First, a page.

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pp. 1-6

Major Thomas Henry Carter sat in his tent on the night of 15 March 1863 and pondered his situation in the Army of Northern Virginia as he scratched out a letter in the dim light to his wife, Susan. He had been in Confederate service since the late spring of 1861 and had risen from command...

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1. Life before the War

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pp. 7-24

Thomas Henry Carter was born in 1831 at Pampatike, the King William County, Virginia, plantation of his parents, Thomas Nelson Carter and Juliet Muse Gaines Carter. Tom, as the family knew him, was named after his father and his maternal grandfather and was the second son and the...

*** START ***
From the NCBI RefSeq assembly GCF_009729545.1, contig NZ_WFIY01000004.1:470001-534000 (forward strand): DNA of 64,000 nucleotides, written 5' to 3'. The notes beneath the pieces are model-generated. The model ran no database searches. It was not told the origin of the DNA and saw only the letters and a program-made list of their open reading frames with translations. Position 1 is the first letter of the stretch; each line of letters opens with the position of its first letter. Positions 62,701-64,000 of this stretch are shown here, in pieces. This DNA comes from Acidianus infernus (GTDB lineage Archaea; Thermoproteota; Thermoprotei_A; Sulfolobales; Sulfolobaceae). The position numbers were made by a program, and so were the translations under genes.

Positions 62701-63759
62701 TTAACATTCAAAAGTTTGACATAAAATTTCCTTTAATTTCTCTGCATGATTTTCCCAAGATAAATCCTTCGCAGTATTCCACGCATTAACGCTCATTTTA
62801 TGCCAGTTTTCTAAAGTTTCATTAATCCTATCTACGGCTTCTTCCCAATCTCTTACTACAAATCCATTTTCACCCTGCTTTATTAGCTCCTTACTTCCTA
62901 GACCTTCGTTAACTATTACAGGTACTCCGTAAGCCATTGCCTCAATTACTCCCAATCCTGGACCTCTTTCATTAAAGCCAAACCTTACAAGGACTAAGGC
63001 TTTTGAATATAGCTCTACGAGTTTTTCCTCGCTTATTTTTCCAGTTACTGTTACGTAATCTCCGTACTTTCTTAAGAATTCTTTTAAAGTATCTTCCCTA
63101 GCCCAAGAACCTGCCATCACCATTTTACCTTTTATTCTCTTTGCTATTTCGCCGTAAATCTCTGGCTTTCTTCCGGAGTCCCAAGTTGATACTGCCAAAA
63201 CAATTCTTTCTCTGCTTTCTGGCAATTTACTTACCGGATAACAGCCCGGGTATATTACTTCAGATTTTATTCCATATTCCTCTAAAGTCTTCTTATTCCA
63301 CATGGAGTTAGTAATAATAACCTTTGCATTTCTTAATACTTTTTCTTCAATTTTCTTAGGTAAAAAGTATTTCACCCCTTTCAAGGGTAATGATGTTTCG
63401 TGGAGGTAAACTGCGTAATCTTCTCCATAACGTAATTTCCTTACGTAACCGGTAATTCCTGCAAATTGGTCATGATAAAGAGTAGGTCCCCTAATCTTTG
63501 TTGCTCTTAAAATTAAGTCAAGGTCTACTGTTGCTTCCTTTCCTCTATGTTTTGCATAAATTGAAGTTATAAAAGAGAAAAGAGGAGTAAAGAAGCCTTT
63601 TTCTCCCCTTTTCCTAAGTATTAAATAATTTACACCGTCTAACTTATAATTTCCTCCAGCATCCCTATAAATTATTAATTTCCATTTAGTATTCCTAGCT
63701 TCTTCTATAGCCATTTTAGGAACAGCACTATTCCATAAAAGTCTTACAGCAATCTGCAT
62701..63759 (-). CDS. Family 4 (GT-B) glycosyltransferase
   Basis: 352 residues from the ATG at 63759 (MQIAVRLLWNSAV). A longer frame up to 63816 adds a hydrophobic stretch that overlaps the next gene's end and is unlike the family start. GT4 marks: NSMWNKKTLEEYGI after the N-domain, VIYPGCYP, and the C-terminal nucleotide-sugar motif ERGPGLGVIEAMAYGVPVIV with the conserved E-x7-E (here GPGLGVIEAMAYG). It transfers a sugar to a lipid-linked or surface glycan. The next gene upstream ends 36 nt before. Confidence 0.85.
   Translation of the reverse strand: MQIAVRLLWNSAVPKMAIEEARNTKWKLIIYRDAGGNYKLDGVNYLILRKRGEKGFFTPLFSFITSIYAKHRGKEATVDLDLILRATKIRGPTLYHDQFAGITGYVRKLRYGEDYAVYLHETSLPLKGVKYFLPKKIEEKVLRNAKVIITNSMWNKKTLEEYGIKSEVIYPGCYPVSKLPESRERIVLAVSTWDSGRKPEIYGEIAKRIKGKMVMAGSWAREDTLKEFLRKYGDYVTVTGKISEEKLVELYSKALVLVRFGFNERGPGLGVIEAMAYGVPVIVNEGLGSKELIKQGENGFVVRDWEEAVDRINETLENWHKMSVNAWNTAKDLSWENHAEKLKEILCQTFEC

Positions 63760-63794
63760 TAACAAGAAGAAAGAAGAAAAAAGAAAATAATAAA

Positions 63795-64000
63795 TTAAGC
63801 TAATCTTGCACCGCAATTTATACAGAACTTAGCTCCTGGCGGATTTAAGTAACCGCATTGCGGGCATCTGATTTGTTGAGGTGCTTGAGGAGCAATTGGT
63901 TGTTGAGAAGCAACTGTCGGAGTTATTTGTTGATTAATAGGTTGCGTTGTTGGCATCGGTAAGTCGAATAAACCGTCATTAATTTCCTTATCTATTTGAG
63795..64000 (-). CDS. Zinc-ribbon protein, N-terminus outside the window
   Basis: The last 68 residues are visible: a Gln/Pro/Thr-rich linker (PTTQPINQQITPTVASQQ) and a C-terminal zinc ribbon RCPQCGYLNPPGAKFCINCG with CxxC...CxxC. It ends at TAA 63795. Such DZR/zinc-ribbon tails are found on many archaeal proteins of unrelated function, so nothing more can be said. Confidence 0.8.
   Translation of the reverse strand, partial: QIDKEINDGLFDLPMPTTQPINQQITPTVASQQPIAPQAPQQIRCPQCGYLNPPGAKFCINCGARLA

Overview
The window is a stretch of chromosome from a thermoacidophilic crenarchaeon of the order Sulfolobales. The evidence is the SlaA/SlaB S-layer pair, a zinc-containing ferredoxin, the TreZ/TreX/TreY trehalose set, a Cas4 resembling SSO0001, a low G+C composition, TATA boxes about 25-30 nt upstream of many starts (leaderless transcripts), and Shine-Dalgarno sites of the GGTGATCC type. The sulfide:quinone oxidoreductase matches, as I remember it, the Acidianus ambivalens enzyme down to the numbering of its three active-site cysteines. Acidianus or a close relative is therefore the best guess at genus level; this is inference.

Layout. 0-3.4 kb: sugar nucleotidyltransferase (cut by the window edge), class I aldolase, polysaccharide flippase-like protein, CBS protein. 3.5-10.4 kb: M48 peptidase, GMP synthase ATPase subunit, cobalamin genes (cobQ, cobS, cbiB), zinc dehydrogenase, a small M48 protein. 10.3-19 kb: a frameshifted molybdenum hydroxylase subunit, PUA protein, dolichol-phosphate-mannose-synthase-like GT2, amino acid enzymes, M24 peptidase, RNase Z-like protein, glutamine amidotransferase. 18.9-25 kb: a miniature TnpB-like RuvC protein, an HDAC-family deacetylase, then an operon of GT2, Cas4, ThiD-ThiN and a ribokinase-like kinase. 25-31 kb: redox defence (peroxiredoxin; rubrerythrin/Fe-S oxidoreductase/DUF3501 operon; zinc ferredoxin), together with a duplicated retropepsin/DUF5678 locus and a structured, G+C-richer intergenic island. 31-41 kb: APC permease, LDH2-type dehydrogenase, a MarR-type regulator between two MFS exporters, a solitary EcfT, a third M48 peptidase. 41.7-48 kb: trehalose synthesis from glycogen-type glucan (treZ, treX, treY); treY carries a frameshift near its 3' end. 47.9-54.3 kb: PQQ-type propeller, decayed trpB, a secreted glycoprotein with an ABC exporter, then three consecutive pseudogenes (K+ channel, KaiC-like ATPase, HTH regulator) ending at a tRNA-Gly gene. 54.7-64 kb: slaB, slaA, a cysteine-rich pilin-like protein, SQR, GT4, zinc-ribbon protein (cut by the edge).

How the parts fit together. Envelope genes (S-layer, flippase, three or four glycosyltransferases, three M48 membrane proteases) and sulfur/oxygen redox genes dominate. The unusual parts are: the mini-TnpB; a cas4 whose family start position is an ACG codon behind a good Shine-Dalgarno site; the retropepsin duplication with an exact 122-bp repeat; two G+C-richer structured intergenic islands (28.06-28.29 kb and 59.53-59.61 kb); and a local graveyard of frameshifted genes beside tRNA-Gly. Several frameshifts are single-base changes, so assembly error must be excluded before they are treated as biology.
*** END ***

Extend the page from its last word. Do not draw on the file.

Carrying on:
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2. 1861: 15 September–29 December 1861

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pp. 25-84

On 25 June 1861, Captain Tom Carter wrote the commandant of the Virginia Military Institute that he had “a company of untrained men, about seventy in number. . . . My men are uniformed & thoroughly equipped.” One week later, the King William Artillery arrived in Richmond, where...

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3. From Northern Virginia to the Peninsula: 8 January–1 May 1862

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pp. 85-126

The new year found Captain Carter and the men of the King William Artillery encamped in winter quarters at Davis’s Ford in Prince William County. Dull daily routines filled their days and nights, and false reports of enemy movements were all too frequent. Carter informed Susan in....